Protected industries: Why more than a third of the Canadian economy is walled from competition

Financial Post
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A Fraser Institute study highlights several industries where protectionism is exacerbated, chief among them air transportation, telecommunication and broadcasting. Darryl Dyck/The Canadian Press

A new report has emerged from the Fraser Institute which shows that approximately 35 percent of Canada’s economy is protected from foreign competition. In fact, it has been said that industries are protected.

According to the report, from maple syrup to milk producers, telecommunications companies and taxi companies, Canadian companies “are walled from competition”, which has caused a delay in trade, investment, and innovation in the country and has left consumers with fewer options. Also according to the study

Thus, according to the new study conducted by the Fraser Institute, it is estimated that 35 percent of Canada’s economy is protected from foreign competition, through rules, government intervention and various interprovincial requirements. Likewise, the study classifies the level of protectionism in Canada against other developed nations. While there are protectionist factors outside of human control, such as geography and distance, the lack of foreign competition in Canada is largely due to governmental factors.

Protection that affects consumers

For his part, a senior member of the Institute, Vincent Geloso, has pointed out that “When governments in Canada protect industries, they have less choice and/or less innovations compared to consumers in other countries”.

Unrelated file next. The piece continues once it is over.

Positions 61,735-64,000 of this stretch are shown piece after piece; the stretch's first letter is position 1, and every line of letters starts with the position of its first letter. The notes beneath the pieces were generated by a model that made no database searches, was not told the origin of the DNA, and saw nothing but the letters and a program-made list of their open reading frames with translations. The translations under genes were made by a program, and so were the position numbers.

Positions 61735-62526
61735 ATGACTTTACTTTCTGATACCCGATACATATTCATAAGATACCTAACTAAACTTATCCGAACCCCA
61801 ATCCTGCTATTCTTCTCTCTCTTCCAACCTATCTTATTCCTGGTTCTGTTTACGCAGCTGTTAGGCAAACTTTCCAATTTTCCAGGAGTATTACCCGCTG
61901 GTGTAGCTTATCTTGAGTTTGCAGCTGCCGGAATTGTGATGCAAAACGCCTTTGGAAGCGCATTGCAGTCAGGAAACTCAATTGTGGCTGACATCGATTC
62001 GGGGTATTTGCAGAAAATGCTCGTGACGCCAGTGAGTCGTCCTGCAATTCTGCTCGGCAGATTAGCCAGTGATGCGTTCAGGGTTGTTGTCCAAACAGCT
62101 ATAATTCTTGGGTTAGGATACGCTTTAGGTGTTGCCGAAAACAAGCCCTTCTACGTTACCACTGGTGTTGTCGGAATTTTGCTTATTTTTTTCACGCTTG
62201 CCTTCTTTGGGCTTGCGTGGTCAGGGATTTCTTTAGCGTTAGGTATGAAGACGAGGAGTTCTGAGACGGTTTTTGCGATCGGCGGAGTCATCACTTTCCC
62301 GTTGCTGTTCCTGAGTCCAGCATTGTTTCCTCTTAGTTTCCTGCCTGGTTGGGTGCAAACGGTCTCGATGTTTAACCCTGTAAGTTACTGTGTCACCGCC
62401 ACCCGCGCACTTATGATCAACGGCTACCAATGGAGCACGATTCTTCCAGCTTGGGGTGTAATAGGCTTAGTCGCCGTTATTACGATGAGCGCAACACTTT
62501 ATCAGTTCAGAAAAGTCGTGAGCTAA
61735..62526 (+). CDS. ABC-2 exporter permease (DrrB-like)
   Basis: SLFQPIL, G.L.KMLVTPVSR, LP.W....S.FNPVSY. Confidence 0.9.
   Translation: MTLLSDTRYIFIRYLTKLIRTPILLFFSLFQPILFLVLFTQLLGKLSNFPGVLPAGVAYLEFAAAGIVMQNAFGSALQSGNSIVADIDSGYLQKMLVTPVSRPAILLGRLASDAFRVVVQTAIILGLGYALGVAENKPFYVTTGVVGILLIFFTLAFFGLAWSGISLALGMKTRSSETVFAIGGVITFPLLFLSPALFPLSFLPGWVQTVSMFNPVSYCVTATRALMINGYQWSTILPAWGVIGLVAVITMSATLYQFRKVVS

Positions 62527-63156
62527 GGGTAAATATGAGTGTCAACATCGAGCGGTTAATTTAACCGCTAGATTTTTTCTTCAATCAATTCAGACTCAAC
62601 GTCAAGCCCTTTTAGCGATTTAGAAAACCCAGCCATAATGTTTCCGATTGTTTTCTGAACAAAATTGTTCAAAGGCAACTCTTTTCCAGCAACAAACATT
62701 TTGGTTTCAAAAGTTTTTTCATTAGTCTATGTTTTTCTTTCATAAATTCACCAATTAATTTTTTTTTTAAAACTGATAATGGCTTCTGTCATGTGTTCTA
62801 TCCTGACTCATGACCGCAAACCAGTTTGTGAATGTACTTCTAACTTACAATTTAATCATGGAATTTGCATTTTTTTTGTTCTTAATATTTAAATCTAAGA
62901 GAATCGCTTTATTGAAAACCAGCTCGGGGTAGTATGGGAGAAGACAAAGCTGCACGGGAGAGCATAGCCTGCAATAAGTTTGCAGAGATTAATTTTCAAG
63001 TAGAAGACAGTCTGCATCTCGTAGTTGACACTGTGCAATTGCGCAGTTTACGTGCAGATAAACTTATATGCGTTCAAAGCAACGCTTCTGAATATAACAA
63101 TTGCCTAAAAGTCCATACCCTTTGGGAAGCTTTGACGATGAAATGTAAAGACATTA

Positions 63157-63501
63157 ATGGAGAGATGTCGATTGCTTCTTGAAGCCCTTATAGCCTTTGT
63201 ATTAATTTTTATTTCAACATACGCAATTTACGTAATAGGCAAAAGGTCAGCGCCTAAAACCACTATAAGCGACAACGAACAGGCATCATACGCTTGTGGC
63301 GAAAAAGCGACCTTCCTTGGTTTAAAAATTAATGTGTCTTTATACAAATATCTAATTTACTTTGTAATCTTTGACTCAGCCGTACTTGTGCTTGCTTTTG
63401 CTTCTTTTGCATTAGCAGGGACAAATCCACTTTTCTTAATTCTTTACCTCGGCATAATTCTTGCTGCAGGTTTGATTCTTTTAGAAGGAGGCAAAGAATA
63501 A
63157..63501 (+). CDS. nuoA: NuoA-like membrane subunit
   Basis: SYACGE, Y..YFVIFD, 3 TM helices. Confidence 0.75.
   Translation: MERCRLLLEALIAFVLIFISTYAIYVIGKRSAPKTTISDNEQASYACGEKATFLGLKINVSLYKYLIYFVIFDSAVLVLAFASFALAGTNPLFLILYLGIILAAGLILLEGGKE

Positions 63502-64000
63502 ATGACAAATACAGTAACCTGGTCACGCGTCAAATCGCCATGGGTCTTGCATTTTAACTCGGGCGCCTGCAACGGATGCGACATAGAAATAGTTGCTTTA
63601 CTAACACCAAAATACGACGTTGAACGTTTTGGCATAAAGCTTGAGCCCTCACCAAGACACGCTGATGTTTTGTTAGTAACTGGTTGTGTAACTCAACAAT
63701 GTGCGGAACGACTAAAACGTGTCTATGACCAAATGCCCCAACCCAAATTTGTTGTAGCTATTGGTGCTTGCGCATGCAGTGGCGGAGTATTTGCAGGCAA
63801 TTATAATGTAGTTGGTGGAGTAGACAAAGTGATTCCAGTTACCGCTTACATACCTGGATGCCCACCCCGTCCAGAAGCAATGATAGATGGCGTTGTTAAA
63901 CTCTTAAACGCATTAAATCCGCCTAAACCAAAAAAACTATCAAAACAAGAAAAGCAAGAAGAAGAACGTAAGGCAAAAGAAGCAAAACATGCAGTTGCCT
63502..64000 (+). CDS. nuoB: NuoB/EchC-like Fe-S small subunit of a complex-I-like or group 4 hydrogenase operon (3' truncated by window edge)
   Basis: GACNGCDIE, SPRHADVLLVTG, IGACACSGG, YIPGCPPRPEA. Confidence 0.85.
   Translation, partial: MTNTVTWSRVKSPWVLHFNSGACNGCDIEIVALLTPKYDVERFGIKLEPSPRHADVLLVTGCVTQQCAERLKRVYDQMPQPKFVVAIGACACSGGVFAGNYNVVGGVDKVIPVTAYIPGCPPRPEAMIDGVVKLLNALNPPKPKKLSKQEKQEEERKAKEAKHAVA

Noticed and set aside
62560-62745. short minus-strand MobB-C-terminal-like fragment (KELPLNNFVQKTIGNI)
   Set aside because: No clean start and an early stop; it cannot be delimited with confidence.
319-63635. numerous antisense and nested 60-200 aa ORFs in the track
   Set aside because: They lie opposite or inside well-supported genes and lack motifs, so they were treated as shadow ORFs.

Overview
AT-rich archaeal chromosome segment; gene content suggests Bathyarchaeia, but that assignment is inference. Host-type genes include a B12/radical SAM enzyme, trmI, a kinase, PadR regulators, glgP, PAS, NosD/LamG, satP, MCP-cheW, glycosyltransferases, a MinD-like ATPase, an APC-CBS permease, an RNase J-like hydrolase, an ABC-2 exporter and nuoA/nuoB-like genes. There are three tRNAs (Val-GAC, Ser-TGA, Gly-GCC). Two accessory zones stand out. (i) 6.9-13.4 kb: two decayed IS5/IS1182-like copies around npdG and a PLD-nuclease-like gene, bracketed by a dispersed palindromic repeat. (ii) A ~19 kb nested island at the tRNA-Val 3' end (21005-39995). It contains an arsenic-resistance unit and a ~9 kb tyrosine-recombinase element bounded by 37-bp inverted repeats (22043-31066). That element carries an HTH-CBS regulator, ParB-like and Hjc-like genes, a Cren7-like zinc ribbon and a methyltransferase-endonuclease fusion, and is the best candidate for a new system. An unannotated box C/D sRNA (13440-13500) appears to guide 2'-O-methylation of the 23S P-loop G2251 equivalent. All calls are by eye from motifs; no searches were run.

In addition, the study highlights several industries where protectionism is exacerbated, including air transport, telecommunications, and broadcasting. Similarly, the study recognizes other barriers, such as state monopolies, including liquor sales in Canada and Quebec and the Canadian Post owned by the Crown. With these factors, the low limit restriction estimate is around 22 percent.

Now, it is important to mention that the aforementioned report goes beyond the regular definition of protection to include both interprovincial barriers and the potential impact of occupational licenses, which is the way in which the study reaches its figure of 35 percent. Interprovincial barriers refer to difficulties in marketing across provincial boundaries, such as the restrictions inherent in the sale of alcohol from Ontario in Alberta.

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Source: Nicholas Sokic | Financial Post

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